Current Event February 5, 2020
Scientists have developed a new, more accurate way to count a dog’s age in human years. Until now, people have generally believed that one year in a dog’s life equals seven years of human life. But when scientists compared chemical marks on dog and human DNA to see where they matched, they found surprising results about the relationship between dog and human ages. Listen to hear a scientist explain how the new technique works and what the research on canine aging means for dogs and their human friends.
Current Event August 12, 2020
Congress passed the Voting Rights Act in 1965 to protect the right of every citizen to vote. It ensured that unfair tests for voters could be challenged in court and gave the federal government oversight over states with a history of voter suppression. In 2013, however, the Supreme Court decided that a key part of the Voting Rights Act could no longer be enforced. Listen to learn about this change in federal voter protections and why one expert believes it puts the legacy of voting rights activist John Lewis at risk.
A 29-year-old single mother of three children recently graduated from Montana State University. She faced numerous challenges in earning her degree, but setting a good example for her children helped motivate her to persist. In this interview, she discusses how and why she earned her college degree. Listen to hear her inspirational story, learn her advice for other “nontraditional” college students, and find out what is next for this new college graduate.
Current Event August 10, 2020
As the COVID-19 pandemic worsens in the U.S., experts are saying that traditional ways of fighting it are no longer working. U.S. public health professionals pioneered the methods that have successfully contained past pandemics, but coronavirus has spread so widely and quickly in the U.S. that experts say these steps will no longer be effective at containing it. Listen to learn why an infectious disease doctor describes the pandemic as “a national forest fire of COVID” and what public health professionals recommend for next steps.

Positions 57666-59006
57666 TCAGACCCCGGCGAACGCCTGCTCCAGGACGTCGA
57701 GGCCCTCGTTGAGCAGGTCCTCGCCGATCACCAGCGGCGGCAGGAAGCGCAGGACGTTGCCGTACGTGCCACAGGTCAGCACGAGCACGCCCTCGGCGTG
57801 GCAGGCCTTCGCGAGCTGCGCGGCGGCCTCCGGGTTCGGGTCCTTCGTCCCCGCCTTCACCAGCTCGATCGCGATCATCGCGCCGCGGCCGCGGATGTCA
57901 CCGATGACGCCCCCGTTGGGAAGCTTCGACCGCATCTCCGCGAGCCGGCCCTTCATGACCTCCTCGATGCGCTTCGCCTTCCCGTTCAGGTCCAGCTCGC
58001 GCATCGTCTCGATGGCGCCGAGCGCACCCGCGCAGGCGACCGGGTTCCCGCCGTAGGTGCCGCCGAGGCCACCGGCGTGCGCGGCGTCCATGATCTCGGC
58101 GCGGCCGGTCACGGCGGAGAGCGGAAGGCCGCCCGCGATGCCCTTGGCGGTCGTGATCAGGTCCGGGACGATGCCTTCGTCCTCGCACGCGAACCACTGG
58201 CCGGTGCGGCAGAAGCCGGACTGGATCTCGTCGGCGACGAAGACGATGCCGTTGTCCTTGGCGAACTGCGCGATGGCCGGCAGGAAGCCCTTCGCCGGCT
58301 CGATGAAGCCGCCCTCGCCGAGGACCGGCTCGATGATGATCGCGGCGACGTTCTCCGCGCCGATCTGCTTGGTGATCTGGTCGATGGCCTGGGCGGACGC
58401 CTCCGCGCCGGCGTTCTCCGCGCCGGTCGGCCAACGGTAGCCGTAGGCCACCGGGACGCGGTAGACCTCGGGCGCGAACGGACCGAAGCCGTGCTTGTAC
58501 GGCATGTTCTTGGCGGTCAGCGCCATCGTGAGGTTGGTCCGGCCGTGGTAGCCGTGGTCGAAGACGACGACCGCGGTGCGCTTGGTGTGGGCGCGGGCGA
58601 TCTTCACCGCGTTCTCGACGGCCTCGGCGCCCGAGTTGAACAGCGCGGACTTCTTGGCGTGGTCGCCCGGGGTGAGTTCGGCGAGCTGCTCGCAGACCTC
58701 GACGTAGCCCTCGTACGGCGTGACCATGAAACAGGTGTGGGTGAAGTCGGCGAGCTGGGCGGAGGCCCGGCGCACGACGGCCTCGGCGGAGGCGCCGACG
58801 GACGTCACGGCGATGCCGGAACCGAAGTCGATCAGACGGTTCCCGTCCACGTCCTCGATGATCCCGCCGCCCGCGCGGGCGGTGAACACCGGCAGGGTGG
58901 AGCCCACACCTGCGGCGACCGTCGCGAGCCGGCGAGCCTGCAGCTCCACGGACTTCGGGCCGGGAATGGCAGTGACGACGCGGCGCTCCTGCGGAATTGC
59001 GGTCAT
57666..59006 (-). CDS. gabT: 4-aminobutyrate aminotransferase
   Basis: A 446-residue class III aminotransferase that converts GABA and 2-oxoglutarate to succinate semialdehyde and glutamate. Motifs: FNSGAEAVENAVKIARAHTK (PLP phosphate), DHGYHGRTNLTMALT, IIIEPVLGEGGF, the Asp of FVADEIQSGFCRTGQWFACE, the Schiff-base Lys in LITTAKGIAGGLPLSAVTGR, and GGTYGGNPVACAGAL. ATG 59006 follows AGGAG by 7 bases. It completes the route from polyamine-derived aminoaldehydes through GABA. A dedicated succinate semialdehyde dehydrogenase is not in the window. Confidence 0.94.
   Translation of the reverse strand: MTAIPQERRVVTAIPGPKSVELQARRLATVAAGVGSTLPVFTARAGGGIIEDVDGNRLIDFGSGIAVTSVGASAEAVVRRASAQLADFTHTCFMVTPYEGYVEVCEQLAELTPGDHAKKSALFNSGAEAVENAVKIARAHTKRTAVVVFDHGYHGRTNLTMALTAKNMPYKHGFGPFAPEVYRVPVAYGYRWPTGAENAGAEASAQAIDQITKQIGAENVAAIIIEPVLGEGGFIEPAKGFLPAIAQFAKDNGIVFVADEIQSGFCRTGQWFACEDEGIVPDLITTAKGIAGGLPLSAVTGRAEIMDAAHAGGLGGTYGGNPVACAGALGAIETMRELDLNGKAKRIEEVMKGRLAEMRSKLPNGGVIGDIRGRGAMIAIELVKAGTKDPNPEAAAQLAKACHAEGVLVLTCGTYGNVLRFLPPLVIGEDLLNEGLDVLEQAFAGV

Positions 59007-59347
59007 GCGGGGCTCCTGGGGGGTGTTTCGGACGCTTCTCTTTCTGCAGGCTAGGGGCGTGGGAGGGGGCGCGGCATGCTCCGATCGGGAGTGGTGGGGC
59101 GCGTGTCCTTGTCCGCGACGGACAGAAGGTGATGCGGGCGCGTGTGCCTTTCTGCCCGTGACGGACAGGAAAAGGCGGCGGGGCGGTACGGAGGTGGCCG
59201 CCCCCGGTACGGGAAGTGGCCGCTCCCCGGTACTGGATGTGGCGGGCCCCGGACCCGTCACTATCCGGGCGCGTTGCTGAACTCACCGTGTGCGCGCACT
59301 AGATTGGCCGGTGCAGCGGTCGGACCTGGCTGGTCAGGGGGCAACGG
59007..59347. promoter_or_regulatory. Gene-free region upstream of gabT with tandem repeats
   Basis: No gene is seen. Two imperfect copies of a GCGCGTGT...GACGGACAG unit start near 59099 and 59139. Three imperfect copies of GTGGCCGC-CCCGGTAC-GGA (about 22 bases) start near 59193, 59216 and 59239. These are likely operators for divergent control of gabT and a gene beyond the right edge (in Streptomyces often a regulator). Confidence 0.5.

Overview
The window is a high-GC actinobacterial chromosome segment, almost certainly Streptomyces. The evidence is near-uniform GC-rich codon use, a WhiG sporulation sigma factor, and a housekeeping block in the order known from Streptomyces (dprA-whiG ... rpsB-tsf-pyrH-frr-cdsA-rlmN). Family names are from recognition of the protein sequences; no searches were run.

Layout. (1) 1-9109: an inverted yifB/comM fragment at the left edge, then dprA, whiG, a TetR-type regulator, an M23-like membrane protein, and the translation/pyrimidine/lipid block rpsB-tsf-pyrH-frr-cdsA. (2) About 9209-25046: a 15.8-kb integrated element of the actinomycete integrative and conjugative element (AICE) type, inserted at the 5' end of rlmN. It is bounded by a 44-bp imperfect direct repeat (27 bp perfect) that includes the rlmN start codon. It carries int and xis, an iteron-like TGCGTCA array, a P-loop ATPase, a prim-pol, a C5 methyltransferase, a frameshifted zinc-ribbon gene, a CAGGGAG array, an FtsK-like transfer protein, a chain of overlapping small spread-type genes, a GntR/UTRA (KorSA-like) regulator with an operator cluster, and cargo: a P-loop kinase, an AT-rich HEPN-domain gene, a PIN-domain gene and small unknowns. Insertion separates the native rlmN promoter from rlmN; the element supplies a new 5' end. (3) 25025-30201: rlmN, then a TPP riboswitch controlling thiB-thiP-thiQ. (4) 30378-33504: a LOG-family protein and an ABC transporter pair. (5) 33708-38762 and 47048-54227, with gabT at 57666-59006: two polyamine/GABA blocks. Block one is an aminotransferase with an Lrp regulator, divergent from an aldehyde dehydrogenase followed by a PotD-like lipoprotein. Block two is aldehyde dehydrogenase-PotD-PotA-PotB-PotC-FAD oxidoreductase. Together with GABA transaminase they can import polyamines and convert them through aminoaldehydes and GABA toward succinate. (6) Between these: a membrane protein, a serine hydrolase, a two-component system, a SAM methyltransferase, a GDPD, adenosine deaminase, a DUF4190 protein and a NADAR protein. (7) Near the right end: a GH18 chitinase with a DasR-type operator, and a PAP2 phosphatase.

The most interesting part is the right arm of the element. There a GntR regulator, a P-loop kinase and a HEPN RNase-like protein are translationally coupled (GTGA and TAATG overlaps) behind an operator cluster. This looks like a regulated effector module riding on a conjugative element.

Current Event May 12, 2020
The coronavirus pandemic has changed the lives of every American. As schools around the country have closed, students have faced enormous shifts in their routines, social lives, and in how they learn. In this audio story, students in elementary, middle, and high school reflect on their experiences during the pandemic. Listen to hear the voices of kids expressing fears, sharing coping strategies, and explaining what they have come to appreciate.
Collection August 7, 2020
Social and emotional learning (SEL) is essential to students’ growth, well-being, and success, both academically and personally. CASEL defines SEL as learning to “understand and manage emotions, set and achieve positive goals, feel and show empathy for others, establish and maintain positive relationships, and make responsible decisions.” These stories feature the voices of people who are working to develop these important life skills in a variety of circumstances, from being teased in a school hallway to sitting in a prison cell to rowing across the frigid Drake Passage. Their reflections on the challenges and benefits of actively grappling with the everyday dilemmas of being human are heartening, illuminating, and inspiring.
Two men imprisoned in Somalia began tapping messages to each other through a thick wall. One man had Leo Tolstoy’s novel “Anna Karenina”. Because they were forbidden to talk, one man tapped the story out on the wall, letter by letter, to the other man. The more the other man heard of the novel, the more he understood his own situation and feelings and ultimately, how to get through one of the most difficult experiences of his life. Listen to this story about how a book can inspire empathy and change your life.
The novel “Wonder” tells the story of a fifth grade boy with a facial deformity who enrolls in school for the very first time. In this audio story, the author, Raquel Jaramillo (a.k.a., R.J. Palacio) shares the incident that first prompted her to write the novel. She discusses how the boy, Auggie, struggles to feel ordinary in the face of extraordinary reactions. Listen to learn more about this novel and how the choices we make can have a lasting impact.
‘Harry Potter’ is a popular series of fantasy novels written by British author J.K. Rowling. The novels chronicle the life of a young wizard as he makes his way through magical schooling, forming friendships and fighting supernatural enemies. The title character, Harry Potter, has a tremendous impact on the wizarding world. It turns out that the boy wizard may also have an effect on the real world. According to a recent study, reading “Harry Potter” books could influence readers’ empathy and attitudes. Listen to find out how J.K. Rowling’s work might make a real difference to readers.
Current Event August 5, 2020